Makeover complete: Hubble back in space
JOHNSON SPACE CENTER, Texas (CNN) -- With its $172 million makeover complete, the Hubble Space Telescope is flying free again.
After five spacewalks to upgrade it, the space shuttle Columbia's crew released Hubble at 5:04 a.m. EST on Saturday and fired the shuttle's booster jets to move away from the telescope.
"Good luck, Mr. Hubble," said astronaut John Grunsfeld as the gleaming Hubble grew smaller against the dark sky.
The shuttle crew then began maneuvering the orbiter to drop below the telescope -- some 360 miles up -- and move closer to Earth. Columbia's crew is scheduled to come home early Tuesday with landing set for 4:33 a.m. EST at Kennedy Space Center in Florida.
They will spend the next two days packing up the robot arm and other equipment used in the Hubble upgrade.
Deeper, clearer view of cosmos
During Friday's fifth and final spacewalk, Hubble got a specially designed new cryogenic cooler and a radiator, both designed chill a highly sophisticated camera that needs extremely cold temperatures to function (-334 degrees Fahrenheit, -203 degrees Celsius).
The camera, called the Near Infrared Camera and Multi-Object Spectrometer, or NICMOS, has been dormant since 1999 because of a small leak in the original cooling mechanism.
Technicians say it will take roughly a month for the new cooling system to get NICMOS down to its optimum working temperature. First images testing the re-cooled camera's effectiveness should be available around early May.
In a seven-hour spacewalk on Thursday, astronauts Jim Newman and Mike Massimino installed a new $76 million camera on Hubble. Called the Advanced Camera for Surveys, or ACS, the camera is expected to greatly improve Hubble's ability to create images of the cosmos.
"What the crew did was put the turbocharger on this telescope," said Garth Illingworth, deputy principal investigator for ACS at the University of California at Santa Cruz. "The Advanced Camera is going to add 10 times the capability to Hubble."
It will take more than nine weeks to fully align the new camera, which is about the size of a telephone booth. It replaces the Faint Object Camera, the last of Hubble's original instruments. The ACS should become what NASA describes as the workhorse for Hubble. It will search for extra-solar planets, scour regions deep in space and "start exploring in more detail the fringes of the dark ages in the universe," said Illingworth.
More power, new wings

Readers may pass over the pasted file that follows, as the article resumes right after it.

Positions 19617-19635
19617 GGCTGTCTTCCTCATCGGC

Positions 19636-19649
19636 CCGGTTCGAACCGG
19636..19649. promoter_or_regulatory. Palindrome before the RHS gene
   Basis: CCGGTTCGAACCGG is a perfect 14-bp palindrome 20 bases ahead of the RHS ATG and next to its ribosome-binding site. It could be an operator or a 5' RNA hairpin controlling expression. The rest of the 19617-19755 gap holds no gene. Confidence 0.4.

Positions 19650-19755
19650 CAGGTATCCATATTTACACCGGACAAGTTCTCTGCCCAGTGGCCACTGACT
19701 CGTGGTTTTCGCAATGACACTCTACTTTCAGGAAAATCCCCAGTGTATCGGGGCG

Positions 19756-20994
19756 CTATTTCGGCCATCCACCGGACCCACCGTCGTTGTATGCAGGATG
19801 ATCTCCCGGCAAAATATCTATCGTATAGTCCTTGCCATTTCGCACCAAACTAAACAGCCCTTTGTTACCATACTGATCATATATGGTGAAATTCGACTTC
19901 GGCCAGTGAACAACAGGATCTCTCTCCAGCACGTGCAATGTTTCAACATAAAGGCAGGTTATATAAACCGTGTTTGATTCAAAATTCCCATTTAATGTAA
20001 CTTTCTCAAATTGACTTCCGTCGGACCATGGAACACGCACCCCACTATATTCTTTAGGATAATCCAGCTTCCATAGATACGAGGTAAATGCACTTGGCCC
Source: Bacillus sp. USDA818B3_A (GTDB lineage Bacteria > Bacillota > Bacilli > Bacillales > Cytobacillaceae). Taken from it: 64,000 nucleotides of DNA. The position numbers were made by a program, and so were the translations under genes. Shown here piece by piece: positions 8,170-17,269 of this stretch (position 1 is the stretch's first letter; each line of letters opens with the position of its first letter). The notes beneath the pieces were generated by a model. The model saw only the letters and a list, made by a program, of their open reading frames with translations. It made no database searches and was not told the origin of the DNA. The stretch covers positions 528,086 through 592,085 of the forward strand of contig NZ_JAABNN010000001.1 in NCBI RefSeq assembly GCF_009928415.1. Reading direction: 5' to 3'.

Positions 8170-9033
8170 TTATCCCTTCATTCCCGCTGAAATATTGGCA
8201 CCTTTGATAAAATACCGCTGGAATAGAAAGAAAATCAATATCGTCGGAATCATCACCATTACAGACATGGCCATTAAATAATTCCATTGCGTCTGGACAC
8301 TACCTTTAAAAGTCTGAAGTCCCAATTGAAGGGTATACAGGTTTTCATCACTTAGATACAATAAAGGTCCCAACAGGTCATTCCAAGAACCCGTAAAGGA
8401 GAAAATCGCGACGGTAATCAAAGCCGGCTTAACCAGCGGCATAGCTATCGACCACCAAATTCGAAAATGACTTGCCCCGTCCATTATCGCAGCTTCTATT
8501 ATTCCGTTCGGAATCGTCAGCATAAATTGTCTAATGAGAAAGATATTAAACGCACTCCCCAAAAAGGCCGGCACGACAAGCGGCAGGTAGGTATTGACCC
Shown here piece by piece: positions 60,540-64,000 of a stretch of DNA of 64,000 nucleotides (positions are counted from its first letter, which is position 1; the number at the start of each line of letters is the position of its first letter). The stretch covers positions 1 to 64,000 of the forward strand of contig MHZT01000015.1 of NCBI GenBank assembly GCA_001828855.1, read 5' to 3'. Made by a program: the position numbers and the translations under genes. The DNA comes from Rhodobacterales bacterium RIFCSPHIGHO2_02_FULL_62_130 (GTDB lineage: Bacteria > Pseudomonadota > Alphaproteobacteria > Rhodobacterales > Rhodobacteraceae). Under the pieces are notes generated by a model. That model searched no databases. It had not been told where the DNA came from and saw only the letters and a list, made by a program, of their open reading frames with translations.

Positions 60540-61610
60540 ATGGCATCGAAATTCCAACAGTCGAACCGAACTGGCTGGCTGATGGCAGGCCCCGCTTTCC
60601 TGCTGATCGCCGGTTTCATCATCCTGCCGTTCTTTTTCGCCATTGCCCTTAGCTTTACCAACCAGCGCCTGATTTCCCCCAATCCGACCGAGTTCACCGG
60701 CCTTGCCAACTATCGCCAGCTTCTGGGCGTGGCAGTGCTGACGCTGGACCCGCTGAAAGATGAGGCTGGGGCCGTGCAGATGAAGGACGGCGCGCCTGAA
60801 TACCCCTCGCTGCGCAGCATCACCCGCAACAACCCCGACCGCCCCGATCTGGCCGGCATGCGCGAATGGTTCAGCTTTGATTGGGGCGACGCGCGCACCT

On Wednesday, Grunsfeld and Richard Linnehan successfully performed the mission's most sensitive and warily anticipated feat, changing out the 12-year-old telescope's power control unit, or PCU. The protocol required powering down and restarting Hubble for the first time since it was deployed from space shuttle Discovery on April 25, 1990.
On Tuesday, Newman and Massimino added a second solar wing to Hubble. Grunsfeld and Linnehan added the first wing on Monday. The new array is smaller, but 20-percent more powerful than the old solar wings. Newman and Massimino also installed a new reaction wheel assembly, a device that helps aim Hubble. One of the four devices had a brief outage in November and engineers were worried it might fail again.
In all, Columbia's crew spent a daunting 35 hours and 55 minutes walking in space to work on Hubble. That breaks the old record for a single mission which was set by the first Hubble repair team.
Hubble is scheduled for one more servicing mission in 2004. The telescope is scheduled to keep working until 2010 when it will be retrieved, returned to Earth and put on display at the Smithsonian.
Aboard Columbia: Richard Linnehan
March 7, 2002
Aboard Columbia: Nancy Currie
March 6, 2002
Hubble telescope gets 'heart transplant'
March 6, 2002
Aboard Columbia: Duane Carey
March 5, 2002
Astronauts finish second Hubble walk
March 5, 2002
Aboard Columbia: Scott Altman
March 4, 2002
Shuttle grabs Hubble telescope for repairs
March 3, 2002
NASA green-lights Hubble mission
March 2, 2002
Shuttle mission to continue another day
March 1, 2002
Revived Hubble to gain new outlook on cosmos
February 22, 2002
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